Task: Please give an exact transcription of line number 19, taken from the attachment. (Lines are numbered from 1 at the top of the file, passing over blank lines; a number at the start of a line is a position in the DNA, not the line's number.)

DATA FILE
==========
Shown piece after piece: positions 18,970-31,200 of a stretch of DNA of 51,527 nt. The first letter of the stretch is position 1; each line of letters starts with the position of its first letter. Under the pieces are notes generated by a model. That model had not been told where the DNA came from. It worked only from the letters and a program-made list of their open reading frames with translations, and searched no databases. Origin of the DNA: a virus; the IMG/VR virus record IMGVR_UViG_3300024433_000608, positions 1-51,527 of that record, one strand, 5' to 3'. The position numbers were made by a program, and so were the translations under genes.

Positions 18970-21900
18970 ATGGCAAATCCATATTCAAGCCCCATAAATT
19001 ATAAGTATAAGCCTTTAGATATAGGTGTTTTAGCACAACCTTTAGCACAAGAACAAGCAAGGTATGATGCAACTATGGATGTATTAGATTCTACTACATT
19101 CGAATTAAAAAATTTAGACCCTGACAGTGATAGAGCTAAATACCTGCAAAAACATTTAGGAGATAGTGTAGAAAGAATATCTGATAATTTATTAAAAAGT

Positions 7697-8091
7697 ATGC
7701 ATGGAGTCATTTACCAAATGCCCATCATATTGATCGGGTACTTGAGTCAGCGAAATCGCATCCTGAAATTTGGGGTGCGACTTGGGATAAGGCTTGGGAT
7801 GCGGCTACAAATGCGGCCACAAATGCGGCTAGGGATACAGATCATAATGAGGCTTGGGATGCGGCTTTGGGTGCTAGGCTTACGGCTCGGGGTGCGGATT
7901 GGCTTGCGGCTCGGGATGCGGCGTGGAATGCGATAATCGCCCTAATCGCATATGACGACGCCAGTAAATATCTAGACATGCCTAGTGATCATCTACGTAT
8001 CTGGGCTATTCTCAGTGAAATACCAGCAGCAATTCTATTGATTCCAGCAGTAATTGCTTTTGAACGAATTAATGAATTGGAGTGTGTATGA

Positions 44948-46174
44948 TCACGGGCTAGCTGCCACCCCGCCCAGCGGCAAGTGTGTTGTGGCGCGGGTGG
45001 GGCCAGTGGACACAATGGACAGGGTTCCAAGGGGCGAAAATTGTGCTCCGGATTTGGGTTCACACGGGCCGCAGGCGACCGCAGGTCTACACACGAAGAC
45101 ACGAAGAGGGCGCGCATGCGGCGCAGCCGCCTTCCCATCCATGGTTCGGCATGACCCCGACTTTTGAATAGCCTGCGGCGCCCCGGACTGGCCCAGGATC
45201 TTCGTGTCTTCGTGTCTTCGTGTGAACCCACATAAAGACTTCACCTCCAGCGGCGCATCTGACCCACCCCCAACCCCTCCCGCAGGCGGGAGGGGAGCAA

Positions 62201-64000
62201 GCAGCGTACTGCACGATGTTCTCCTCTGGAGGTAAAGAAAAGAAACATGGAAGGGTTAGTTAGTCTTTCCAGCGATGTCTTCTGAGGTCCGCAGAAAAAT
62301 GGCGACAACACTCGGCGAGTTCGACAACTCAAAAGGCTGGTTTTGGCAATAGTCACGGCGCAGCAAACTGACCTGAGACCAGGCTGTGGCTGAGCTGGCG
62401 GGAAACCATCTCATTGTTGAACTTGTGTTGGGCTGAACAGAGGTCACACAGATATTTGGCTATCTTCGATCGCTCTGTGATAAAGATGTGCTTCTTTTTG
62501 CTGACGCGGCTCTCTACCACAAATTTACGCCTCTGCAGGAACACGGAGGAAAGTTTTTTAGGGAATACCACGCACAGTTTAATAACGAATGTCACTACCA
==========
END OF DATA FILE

62301 GGCGACAACACTCGGCGAGTTCGACAACTCAAAAGGCTGGTTTTGGCAATAGTCACGGCGCAGCAAACTGACCTGAGACCAGGCTGTGGCTGAGCTGGCG